LivingArts: Process and Product

As an artist and as an art educator, there are always questions about process and product.  Which is more important?  Where is each more appropriate – in a classroom, in an exhibition, in the studio?

In a classroom, we often prioritize process – the creative process, the critical analysis process, even the technical process of actually making a thing.  We encourage our students to be bold and brave, to take risks and the final product is only one part of an evaluation.  We want to develop skills, to encourage confidence and creativity.

In an exhibition it is all about the product.  People go to see and perhaps purchase the things that artists have made.  They don’t see the hours of labour, the tears, the victories, the self-doubt that go into the work.  They don’t see the years of training and experience.  What they do see is the end of the line – the results of all of that work and angst in its best form.

Though some may challenge me on this, as a ‘maker-of-things’ I feel like the product is kind of the point.  What is the process without some goal and result?  Classroom activities are graded, parents of kids at camp want something to hang on the fridge, and exhibitions bring work to the eyes and minds of the public.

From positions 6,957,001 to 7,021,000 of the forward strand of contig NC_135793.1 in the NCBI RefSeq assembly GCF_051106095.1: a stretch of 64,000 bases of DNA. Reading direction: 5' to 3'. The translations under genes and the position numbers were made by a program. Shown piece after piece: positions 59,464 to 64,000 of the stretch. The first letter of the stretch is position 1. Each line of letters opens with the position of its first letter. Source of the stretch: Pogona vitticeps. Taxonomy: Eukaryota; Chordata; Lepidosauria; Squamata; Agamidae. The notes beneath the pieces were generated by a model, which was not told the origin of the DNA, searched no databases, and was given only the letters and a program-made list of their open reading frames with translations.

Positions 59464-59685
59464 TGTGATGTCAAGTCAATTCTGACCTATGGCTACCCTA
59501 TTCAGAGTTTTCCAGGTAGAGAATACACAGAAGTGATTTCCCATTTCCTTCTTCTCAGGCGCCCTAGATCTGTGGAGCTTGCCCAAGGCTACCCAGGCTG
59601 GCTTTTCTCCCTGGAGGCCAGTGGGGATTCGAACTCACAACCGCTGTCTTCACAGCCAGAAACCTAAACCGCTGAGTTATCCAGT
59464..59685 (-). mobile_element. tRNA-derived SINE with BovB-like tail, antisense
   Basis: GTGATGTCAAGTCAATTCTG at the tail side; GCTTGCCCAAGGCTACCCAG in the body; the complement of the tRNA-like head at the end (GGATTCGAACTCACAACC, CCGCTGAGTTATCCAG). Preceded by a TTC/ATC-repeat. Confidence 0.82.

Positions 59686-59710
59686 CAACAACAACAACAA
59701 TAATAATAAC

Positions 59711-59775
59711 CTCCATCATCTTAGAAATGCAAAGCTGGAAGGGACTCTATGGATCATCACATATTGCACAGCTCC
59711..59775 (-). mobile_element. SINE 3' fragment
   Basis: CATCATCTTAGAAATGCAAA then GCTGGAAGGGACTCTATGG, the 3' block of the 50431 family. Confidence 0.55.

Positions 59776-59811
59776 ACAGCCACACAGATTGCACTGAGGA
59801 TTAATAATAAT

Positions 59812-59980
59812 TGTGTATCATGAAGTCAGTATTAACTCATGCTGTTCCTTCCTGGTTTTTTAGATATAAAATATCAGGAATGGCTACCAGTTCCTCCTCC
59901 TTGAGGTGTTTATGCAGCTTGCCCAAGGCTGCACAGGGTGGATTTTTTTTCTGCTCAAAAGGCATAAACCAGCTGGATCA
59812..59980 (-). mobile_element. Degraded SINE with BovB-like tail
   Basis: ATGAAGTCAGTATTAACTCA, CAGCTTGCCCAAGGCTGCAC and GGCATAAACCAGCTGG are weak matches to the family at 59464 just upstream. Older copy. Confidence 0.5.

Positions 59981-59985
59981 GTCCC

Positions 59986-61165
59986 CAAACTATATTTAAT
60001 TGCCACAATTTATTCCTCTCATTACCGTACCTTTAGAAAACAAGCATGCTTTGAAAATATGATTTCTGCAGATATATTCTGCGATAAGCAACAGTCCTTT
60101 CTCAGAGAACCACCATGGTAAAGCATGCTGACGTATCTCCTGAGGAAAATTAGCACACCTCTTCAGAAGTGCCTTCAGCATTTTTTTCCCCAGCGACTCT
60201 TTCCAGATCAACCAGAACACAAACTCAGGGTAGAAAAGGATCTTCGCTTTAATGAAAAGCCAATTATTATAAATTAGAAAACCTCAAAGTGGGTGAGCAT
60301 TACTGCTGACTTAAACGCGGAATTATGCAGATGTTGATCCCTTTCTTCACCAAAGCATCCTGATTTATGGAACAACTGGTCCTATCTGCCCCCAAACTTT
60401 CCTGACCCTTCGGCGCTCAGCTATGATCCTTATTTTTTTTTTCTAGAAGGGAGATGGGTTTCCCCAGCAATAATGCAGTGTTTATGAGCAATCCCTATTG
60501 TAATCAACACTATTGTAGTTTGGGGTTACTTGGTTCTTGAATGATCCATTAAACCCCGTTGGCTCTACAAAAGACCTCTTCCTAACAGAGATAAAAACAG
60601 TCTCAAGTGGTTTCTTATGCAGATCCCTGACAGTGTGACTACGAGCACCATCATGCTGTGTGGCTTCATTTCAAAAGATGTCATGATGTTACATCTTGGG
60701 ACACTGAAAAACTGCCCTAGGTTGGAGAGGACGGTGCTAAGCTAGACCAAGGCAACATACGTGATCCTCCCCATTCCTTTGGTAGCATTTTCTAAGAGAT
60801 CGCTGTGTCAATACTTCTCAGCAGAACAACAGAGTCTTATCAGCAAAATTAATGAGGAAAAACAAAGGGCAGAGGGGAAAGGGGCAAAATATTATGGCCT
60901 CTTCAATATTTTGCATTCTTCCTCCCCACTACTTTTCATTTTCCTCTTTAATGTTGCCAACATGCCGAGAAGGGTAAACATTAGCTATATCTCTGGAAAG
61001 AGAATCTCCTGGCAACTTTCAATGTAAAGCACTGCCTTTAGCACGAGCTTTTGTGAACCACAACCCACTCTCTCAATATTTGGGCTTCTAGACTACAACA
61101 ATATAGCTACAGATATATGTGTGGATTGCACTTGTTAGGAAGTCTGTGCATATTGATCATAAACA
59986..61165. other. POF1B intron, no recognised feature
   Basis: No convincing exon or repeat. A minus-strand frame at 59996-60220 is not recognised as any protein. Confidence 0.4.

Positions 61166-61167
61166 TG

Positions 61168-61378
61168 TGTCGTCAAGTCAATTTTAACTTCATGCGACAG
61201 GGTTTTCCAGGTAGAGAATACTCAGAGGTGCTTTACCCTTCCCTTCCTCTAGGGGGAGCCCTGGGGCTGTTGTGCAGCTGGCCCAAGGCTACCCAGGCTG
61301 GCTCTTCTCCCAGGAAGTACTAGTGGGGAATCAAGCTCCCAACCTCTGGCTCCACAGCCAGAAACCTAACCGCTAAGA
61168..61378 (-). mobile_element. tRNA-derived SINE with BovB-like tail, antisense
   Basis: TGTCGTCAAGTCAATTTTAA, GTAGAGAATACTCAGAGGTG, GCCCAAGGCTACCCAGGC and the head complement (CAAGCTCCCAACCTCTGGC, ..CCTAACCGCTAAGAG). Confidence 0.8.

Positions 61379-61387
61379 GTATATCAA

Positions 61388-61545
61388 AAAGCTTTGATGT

I’ve realized is that there is a lot of overlap, and these ideas have been on my mind this month as I work with artists planning children’s programming:  we want the young artists to learn new things – to take risks, learn to use new materials and respond to things they have seen. But at the end of the day, we also have to set a goal and purpose for our lessons – the finished artwork can be the start of the lesson plan.  Setting goals means having an end in mind.

In an exhibition, one of the easiest entry points into difficult contemporary art is to talk about how it was made.  It is the process that provides us with the context for understanding the product.  Once a reluctant viewer has found some terms in which to understand some part of the work, they become more receptive to the rest.

In my own studio practice, seeing the ideas in my head come together in a finished artwork affirms and solidifies the illusive feelings of structure, balance and symbolism that are hard to really understand until they have all been finished.  I have found it impossible to separate the two ideas of process and end product in my work, outside of my sketchbook, and I wonder if I have put limitations on my work – growth and change are something I am trying to find, but it is hard to get past the end.